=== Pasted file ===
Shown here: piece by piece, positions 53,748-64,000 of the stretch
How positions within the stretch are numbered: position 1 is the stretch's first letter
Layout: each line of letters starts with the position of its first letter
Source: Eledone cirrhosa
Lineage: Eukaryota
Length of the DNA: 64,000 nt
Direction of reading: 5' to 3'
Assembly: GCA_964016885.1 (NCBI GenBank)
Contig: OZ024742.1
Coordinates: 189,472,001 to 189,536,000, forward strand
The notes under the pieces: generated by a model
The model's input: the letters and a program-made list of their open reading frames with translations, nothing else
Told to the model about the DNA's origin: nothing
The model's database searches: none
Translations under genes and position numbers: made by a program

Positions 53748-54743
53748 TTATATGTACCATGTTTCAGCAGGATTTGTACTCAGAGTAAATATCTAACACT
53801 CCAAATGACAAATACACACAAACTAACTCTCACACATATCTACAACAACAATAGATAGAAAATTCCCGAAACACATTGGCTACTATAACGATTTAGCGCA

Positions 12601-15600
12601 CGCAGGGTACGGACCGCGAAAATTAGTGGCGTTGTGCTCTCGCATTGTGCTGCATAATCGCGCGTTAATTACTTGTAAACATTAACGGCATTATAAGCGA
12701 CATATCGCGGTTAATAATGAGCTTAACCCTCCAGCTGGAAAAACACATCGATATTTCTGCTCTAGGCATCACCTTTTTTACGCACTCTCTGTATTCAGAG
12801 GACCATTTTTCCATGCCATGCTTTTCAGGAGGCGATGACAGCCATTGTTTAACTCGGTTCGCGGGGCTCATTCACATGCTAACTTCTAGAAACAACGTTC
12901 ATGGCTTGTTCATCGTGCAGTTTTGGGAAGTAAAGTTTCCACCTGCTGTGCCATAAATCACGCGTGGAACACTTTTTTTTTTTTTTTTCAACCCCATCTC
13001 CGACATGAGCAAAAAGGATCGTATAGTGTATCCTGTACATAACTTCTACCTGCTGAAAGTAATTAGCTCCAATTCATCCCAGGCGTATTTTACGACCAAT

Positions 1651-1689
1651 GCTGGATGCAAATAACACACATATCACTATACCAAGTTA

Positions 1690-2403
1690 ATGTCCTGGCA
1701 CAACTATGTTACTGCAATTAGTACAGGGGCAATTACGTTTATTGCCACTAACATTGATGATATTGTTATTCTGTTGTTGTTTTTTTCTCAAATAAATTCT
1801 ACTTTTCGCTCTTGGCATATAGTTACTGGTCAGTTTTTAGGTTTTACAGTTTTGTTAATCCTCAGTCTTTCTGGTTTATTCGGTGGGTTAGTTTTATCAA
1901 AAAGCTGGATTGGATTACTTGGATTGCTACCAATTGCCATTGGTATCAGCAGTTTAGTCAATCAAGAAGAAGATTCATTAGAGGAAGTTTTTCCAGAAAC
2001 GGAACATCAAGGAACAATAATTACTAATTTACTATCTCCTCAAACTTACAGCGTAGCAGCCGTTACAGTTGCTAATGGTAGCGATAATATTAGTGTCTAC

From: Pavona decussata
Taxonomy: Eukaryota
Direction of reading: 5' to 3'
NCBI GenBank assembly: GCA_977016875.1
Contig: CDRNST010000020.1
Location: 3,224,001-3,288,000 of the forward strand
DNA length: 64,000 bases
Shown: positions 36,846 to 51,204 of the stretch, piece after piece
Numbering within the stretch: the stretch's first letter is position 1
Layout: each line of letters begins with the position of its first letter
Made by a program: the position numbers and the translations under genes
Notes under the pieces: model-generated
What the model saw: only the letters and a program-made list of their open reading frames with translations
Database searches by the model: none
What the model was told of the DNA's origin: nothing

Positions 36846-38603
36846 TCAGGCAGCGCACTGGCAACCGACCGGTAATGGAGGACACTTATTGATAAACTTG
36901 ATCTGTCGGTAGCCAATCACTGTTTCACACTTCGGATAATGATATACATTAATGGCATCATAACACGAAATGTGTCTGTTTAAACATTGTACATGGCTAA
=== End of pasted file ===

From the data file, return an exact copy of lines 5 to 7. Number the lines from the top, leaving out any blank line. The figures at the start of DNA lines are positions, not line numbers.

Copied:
Lineage: Eukaryota
Length of the DNA: 64,000 nt
Direction of reading: 5' to 3'